Use alternative tactics
For a stealthy, small-fly approach, dry-fly or riffling, most international fishers would make the single-hander their first choice. However, single-handers can be used with more earthy techniques. From late August, as the nights start to draw in and the water begins to cool, it’s well known that Frances-style flies can be very effective. A single-hander and a specialist line can produce fantastic sport with otherwise uncooperative fish. The single-hander allows nymphing techniques, which are in my opinion the best way to fish Frances and Snaelda flies late in the summer. Carefully targeting known lies with stealth and an upstream nymphing style is incredibly exciting. If you equip your single-hander with a shooting-head, you can work long-winged flies over smooth glassy water or thin flows with a winning combination of controlled animation, stealth and easy water coverage. The shooting-head allows you to work the fly all the way back to you, and then you can re-cast easily without the need to first lengthen the line to load the rod. Try a range of casting styles One of the great things about single-handed rods is their versatility. Where space permits and there is room for an extended back-cast the overhead cast is easy, accurate and presents a fly with minimal disturbance. In tight spots, under trees or with high banks, improvised roll and spey casts can keep us fishing in places that are difficult with longer rods. If you are a competent trout-fisher, picking up spey casting with a familiar single-handed rod is much more straightforward than the change to two hands. Use your non-casting hand to pull back line during the back-casting stroke, just as you would with the double-haul cast. This helps to load the rod and is a good trick if you need to find a few extra yards of distance.
Fighting salmon with a single-hander
With catch-and-release, prolonging the fight is an argument against using a single-hander and I think this concern is valid – up to a point. Modern seven- or eight-weight rods are powerful and with good technique it’s possible to land fish quickly. In my experience the same fundamental aspects apply to fighting salmon on a single- or double-hander, however a single-handed set-up will expose the issues more quickly and leave you feeling undergunned. Watching Alaskan guides subdue large Pacific salmon taught me much about how to carry the fight to salmon on single-handed tackle. Here are some suggestions:
1 Get level or downstream of the fish whenever possible so the salmon battles the pull of your line and the current. Try to prevent the fish getting far downstream of you in a strong current – you will be forced to work it back against the current and this gives the fish a free ride. It’s hard work for you and easy for the fish. Whenever practical, walk downstream and wind quickly to recover line on downstream runs. If you can get level or downstream of the fish in the same manoeuvre, the fish will often respond by making an upstream-and-across run, which will give you much more control.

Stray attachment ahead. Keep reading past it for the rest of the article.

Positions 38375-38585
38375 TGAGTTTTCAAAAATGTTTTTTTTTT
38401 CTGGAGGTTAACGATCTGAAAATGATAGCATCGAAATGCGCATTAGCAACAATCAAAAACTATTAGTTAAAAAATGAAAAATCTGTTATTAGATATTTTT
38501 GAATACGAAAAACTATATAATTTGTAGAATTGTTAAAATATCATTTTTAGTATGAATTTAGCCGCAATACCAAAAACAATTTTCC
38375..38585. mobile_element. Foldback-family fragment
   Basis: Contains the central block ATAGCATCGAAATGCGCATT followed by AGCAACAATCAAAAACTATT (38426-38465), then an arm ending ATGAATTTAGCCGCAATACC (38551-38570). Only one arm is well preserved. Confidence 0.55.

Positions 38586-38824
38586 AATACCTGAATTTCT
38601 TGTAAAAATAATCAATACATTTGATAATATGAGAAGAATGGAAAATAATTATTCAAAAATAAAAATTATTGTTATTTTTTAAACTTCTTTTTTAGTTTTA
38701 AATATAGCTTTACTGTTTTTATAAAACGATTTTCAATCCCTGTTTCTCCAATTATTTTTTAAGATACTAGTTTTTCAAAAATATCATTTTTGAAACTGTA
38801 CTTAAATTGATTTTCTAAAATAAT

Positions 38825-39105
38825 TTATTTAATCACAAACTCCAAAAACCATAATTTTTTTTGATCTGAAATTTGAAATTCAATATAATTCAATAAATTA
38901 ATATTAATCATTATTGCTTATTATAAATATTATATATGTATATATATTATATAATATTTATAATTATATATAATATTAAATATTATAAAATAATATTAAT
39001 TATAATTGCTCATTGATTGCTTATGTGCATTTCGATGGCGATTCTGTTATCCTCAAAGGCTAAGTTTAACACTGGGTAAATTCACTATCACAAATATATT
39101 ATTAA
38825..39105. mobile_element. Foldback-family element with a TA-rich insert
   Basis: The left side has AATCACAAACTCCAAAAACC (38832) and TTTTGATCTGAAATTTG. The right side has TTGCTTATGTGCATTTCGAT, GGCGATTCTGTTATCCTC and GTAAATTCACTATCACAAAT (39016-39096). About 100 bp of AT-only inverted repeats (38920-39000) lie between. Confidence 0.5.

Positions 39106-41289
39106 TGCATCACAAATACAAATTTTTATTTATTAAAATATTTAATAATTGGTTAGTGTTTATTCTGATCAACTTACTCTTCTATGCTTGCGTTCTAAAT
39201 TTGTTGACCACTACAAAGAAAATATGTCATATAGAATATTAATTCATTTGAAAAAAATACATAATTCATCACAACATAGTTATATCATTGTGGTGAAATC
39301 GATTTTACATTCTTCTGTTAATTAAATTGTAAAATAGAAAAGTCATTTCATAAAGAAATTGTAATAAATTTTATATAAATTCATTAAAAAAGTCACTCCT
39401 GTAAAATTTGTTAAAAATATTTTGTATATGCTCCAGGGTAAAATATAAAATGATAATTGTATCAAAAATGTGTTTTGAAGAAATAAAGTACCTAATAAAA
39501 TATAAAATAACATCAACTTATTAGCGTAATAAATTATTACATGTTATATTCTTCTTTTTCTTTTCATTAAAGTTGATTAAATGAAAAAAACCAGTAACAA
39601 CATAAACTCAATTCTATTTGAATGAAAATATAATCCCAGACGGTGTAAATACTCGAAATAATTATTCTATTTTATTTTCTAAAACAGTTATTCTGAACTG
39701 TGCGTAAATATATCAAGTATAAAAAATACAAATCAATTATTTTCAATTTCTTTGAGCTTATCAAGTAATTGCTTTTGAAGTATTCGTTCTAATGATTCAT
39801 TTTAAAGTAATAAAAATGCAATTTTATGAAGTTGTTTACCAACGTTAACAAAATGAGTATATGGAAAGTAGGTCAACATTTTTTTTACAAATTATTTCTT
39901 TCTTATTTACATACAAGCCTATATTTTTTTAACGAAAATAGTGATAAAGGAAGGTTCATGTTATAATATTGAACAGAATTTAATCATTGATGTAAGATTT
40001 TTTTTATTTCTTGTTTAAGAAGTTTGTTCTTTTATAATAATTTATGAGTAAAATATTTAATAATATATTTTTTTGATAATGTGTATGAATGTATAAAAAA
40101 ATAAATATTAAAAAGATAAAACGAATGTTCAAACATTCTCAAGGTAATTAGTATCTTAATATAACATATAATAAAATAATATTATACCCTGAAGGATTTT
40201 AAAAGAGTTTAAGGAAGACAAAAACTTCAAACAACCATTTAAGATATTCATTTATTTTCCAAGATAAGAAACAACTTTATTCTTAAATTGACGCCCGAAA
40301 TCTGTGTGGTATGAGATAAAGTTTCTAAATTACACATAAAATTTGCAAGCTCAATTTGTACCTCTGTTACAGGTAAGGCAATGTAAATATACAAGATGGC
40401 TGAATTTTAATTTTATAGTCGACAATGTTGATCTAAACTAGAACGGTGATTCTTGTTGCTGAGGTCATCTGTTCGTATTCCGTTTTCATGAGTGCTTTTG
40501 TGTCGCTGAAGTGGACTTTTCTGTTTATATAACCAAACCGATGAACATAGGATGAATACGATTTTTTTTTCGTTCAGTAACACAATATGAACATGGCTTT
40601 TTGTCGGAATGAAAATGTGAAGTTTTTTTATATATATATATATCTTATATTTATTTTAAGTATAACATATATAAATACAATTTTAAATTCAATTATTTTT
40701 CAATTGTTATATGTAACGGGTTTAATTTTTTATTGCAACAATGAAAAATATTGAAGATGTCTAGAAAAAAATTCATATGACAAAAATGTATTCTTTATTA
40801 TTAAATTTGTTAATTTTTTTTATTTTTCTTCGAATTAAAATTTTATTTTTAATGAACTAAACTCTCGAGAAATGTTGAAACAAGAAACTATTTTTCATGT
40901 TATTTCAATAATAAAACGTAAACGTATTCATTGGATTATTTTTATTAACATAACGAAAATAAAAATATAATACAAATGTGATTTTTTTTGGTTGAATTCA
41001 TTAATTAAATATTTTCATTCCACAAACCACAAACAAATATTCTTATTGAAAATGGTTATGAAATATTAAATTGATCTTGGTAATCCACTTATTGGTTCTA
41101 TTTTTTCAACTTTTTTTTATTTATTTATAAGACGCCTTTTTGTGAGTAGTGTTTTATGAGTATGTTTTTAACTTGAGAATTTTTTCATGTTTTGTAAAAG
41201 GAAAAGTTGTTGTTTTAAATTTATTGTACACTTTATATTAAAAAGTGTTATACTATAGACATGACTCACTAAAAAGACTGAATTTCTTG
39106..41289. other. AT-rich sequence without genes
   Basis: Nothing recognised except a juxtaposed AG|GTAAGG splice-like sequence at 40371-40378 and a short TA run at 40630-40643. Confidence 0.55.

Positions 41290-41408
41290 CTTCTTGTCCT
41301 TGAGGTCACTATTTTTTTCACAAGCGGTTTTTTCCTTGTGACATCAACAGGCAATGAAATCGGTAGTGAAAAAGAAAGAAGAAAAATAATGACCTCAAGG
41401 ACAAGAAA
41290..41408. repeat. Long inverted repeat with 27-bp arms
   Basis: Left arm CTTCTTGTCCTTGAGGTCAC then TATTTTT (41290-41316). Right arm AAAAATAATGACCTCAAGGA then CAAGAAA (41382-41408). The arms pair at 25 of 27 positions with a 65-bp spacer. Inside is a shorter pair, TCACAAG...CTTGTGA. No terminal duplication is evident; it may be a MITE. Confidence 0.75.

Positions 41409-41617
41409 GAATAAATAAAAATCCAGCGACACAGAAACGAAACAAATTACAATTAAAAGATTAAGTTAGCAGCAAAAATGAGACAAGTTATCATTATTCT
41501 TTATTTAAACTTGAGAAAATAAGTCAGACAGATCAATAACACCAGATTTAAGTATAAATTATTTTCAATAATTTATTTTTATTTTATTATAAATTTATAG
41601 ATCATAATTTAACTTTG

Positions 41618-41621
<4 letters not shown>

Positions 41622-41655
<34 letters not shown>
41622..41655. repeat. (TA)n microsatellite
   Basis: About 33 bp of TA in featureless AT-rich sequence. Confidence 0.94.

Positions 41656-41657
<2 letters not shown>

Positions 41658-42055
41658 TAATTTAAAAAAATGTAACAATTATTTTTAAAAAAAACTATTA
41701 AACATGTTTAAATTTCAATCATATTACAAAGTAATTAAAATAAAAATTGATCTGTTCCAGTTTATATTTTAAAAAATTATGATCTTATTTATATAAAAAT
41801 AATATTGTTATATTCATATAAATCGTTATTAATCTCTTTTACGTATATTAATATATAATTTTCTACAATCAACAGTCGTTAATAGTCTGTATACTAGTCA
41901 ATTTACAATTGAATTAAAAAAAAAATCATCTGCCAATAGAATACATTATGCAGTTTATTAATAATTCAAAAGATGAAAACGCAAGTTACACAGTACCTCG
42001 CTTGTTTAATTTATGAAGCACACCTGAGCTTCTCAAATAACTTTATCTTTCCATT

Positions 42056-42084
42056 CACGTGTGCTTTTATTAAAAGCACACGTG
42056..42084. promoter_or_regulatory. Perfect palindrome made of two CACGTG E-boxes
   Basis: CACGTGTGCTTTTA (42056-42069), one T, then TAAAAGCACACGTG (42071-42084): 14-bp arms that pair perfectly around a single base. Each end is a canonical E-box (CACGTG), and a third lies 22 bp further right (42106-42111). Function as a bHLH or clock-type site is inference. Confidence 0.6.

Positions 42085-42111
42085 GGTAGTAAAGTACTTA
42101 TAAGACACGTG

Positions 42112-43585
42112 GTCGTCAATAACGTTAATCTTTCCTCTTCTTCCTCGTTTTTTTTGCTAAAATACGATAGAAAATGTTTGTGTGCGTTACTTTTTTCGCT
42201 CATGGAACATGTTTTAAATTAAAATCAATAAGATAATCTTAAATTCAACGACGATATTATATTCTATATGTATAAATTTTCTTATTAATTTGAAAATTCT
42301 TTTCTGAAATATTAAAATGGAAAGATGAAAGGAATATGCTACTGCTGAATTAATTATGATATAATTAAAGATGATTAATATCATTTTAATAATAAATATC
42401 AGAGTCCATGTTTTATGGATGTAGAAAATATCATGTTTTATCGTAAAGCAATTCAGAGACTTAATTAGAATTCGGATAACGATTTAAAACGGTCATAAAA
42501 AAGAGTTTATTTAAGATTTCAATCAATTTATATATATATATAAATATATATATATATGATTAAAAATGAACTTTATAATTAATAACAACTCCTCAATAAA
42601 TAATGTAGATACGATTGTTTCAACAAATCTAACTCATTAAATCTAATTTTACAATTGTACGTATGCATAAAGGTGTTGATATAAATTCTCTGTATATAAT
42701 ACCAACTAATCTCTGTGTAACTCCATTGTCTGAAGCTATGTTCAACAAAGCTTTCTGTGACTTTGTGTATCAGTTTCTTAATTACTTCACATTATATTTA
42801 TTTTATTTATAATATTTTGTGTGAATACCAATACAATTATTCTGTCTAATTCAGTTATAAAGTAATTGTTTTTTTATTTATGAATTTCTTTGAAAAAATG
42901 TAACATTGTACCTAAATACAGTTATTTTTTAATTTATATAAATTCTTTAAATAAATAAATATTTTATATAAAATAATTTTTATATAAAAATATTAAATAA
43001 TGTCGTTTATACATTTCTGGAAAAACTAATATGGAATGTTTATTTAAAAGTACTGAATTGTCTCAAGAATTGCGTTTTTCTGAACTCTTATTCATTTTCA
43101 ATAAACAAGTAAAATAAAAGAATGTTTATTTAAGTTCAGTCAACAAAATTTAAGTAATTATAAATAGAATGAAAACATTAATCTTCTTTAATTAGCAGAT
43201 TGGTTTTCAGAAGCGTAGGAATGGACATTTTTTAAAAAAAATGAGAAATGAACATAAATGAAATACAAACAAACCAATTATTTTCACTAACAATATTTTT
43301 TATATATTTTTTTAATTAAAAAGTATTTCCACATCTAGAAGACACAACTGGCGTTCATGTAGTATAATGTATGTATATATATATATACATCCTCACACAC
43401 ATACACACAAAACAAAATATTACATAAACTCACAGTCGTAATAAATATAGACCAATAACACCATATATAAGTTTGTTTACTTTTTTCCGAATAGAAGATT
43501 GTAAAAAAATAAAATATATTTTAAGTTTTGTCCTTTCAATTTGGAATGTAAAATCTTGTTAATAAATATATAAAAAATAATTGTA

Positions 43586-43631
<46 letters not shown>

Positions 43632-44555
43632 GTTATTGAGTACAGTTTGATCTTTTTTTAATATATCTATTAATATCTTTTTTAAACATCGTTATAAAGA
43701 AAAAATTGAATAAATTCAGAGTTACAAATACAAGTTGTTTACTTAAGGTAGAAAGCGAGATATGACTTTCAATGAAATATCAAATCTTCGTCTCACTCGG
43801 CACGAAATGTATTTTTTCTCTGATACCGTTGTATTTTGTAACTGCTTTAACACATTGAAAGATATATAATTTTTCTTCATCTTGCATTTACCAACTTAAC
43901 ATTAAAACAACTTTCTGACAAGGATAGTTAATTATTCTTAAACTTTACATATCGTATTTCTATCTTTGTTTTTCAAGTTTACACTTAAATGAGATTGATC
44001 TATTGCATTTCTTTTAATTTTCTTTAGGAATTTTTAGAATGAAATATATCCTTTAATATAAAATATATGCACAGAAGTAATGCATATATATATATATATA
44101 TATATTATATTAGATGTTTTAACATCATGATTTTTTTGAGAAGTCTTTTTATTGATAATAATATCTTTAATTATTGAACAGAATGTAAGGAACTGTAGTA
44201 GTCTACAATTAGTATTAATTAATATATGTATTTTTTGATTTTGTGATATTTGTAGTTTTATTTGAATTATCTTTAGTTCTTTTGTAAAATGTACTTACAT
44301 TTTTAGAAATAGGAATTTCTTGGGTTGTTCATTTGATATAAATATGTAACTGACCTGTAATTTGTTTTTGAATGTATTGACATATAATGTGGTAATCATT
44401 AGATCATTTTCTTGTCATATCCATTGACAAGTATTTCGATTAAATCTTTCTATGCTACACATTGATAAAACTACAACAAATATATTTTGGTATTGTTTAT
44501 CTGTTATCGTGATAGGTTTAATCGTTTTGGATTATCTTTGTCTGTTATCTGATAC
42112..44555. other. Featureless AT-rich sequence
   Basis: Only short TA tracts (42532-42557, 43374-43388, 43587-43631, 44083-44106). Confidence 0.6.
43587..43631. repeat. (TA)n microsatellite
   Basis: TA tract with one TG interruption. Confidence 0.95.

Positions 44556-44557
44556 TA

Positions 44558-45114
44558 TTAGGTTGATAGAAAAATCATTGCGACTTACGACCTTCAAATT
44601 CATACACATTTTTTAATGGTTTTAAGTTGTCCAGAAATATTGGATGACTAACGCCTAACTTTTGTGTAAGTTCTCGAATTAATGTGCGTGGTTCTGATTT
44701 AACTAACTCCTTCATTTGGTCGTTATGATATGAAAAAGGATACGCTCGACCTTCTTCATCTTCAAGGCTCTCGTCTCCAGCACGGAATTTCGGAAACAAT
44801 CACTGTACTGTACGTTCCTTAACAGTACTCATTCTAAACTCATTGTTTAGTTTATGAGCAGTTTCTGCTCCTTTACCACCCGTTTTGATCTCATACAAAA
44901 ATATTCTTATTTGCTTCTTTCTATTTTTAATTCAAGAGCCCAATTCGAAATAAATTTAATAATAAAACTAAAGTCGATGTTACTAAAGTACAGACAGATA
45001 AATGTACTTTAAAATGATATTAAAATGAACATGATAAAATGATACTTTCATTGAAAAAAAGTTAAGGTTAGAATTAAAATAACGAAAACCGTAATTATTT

2 Use side-strain to keep the fish off balance and moving. Letting the fish pause allows it to rest and re-charge. Keeping the fish off balance makes it work much harder. As long as the pressure is firm and steady you can angle the rod (as you want/need) parallel to the water and apply pressure towards your own bank (or in any direction to try and move the fish away from obstacles). You don’t need to hold the rod vertically all the time.
3 Use the power in the rod butt by lowering the vertical angle. As you lower the angle the powerful butt section does more work with less cushioning from the tip. The strength of your tippet will determine what’s sensible. As a test, set up your rod and tie the tippet to some scales or a weigh net. Then get a friend to pull as hard as they dare with the rod at various angles while you take a reading. I think you will be surprised how little pull you can muster with the rod vertical. Either way, it’s handy to have a sense of how hard you can pull before your tippet is at risk. Think about how you can use the angle of your rod to apply side-strain and access power from the butt section.
4 Take every opportunity to recover line. Use a pumping action (lifting the rod and winding down) to recover line when a fish pauses or holds station. It’s tempting to just cling on and have a breather yourself in these situations but always try to carry the fight to the fish.
5 Use a net. Netting a salmon on your own with a long double-hander is pretty tricky, but with a single-hander it’s much easier and will usually shorten the fight considerably. Once the fish is netted, you can let it recover while you organise a quick photo. This minimises the time the fish’s head is out of the water, and that’s the key to it recovering quickly and swimming away strongly.
On small and medium-sized salmon rivers, single-handers are under-utilised and offer lots of practical fishing advantages. On big rivers during periods of low water, they also enable a new level of finesse and balance with small flies and delicate tippets, and allow nymphing techniques with flies such as a small red Frances. Let’s not dismiss single-handers as toys or novelties. They’re great fun and many fish are to be caught with them